If your hardwood floors are giving you a hard time, you can hardly blame them! How would you like to have people walk all over you, all the livelong day? (That is, unless you’re a perennial “people pleaser”, then you’re used to it – sorry ‘bout that.) Overtime, scuffs and scratches are inevitable, but there are ways to minimize them… like you can ask folks to take their shoes off before they walk all over you, I MEAN come in the house.
(A side note to those of us with the disease to please: Someone’s doormat, no! Someone’s sounding board, sure! Passive pushover, no! Assertive and affirmative, absolutely! Grin and bare it, no! Gin and beer it, whenever possible and for your own good time!)
The best way to maintain the appearance of your wood floors is to protect them from damage in the first place! Here are some general rules for protecting all wood floors.
Basic Wood Floor Tips and Maintenance
Vacuum (sweep) and damp mop floors frequently, especially if you have pets. Debris on the floor acts as sandpaper that, when walked on, will prematurely wear away its finish. For a deep clean that kills germs too, using only water, try Black & Decker’s 2-in-1 Steam Mop.
Keep Fang’s claws clipped – a pet’s nails are very damaging to wood floors.
Clean up spills right away.
Use a cleaner/protector especially formulated for your floor’s finish regularly.
Put felt or plastic glide pads on your furniture legs to prevent scratches.
Do not use furniture polish on your floor – it will create an extremely slippery surface.
Use rugs in high-traffic areas, like in front of the sink or fridge.
Conceal minor scratches with a tinted wax stick or small amount of furniture scratch cover.
When Your Floor’s Got Issues
So what if your floor has an issue that is past the point of quick fixes, like our reader Grace26, who asks:
“Is there a way to ‘patch’ refinish a hardwood floor? I have a roughly 1’ x 2’ section of hardwood floor that has been badly scratched…”
The answer is YES! But before getting started on this repair, Grace26, makes a good point, by realizing, “Even if it can’t be an exact match, which I am realistic about, I know anything willlook better than it looks now.” While an exact match is tough, the object of the game, as with any aesthetic repair, is to make it look better than it does currently, so be realistic about that going into the project.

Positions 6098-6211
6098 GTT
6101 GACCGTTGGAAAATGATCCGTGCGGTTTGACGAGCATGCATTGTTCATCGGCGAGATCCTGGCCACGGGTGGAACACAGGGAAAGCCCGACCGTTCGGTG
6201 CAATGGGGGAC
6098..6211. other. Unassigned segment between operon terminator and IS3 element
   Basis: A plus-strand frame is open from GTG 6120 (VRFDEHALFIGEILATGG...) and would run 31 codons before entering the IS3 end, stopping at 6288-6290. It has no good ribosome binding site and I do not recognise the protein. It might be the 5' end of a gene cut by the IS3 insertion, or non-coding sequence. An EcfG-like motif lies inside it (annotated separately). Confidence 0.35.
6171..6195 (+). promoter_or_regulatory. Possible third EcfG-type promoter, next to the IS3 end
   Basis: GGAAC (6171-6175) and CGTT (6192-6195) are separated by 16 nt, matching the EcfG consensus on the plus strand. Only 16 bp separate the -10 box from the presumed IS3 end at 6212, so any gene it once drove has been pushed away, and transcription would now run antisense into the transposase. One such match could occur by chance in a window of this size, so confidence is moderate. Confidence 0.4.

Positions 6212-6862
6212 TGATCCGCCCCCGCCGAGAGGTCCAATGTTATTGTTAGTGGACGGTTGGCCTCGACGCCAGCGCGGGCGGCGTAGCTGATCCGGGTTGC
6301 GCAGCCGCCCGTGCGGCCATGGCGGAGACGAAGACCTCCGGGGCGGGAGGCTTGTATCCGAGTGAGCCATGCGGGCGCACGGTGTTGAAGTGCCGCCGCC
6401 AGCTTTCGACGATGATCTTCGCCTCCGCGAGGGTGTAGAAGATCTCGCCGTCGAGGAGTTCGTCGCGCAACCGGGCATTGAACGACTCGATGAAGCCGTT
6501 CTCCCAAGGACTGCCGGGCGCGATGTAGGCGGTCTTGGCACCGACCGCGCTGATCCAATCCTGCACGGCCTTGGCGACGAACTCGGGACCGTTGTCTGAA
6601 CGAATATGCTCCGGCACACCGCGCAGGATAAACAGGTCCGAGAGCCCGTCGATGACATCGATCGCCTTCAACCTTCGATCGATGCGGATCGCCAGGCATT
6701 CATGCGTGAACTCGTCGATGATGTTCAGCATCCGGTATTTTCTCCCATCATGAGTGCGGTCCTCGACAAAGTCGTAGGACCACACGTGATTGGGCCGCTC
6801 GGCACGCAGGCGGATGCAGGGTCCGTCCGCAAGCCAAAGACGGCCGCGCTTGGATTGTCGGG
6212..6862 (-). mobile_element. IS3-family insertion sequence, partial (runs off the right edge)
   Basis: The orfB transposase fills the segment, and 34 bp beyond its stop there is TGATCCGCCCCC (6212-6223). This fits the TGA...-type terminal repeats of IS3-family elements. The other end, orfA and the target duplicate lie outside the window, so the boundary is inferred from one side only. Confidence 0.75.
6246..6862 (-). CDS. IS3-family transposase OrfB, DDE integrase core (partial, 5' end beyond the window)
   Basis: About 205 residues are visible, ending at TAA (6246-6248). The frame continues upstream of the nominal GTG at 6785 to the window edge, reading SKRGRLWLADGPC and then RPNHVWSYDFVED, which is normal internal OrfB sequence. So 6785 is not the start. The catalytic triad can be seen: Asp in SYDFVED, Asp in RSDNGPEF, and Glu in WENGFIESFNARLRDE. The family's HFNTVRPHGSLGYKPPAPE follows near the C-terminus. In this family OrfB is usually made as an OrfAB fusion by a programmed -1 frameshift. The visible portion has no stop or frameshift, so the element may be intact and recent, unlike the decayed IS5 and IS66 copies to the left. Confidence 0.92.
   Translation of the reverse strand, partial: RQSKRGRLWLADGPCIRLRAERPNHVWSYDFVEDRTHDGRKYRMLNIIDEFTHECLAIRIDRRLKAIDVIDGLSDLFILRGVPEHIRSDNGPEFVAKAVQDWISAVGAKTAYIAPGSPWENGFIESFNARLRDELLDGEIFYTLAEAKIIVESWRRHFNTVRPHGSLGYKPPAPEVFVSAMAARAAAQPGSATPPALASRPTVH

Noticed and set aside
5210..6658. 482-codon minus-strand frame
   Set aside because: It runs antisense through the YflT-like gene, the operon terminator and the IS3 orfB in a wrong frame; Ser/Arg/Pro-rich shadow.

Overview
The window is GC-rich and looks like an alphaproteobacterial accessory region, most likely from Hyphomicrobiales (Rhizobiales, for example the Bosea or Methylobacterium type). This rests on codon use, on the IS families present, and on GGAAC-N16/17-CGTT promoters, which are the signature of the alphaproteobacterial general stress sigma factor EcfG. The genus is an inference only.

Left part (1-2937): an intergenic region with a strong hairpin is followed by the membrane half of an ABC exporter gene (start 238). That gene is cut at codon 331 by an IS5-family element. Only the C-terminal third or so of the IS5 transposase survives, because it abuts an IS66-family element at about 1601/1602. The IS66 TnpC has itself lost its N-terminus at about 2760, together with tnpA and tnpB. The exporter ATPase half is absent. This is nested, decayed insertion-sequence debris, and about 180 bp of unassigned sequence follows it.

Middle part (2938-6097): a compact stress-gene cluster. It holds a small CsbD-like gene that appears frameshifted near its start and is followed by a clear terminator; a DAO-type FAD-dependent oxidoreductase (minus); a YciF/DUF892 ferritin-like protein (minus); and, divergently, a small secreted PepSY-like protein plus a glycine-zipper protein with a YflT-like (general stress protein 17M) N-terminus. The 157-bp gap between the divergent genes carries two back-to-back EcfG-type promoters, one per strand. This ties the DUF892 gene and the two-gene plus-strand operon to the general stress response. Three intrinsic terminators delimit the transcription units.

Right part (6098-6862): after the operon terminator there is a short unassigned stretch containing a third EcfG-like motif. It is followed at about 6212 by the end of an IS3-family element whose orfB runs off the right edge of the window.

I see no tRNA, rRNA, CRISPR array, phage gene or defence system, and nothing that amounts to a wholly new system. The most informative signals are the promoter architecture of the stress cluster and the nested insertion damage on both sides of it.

First thing you’ll need to do is determine if your floor finish needs to be resealed or if the scratch goes down to the bare wood and needs to be restained as well. A good way to determine the degree of the scratch is with a water drop test…
Spill a couple drops of water on the floor. Do they bead up? If yes, your finish is fine – polishing with a product like Bona Hardwood Floor Polish will fill in fine scratches and revitalize the dull look of the wood.
If the water flattens out and makes the scratches temporarily disappear, it’s time for a resealing project. However, if after you wipe up the water, the scratches are darker than they were when dry, you’re likely scratched down to the bare wood, and re-staining then resealing will be necessary.
To find your proper stain color bring home several brands of stain color chips (cards) to find the closest match for your floor.
Reseal and Restain A Damaged Floor Section
Clean the floor thoroughly with a non-residue wood cleaner like Armstrong Hardwood Floor Cleaner. In this case, don’t use products like Murphy® Oil Soap, which I love for regular cleaning.
Make sure the floor is completely debris free and dry before continuing.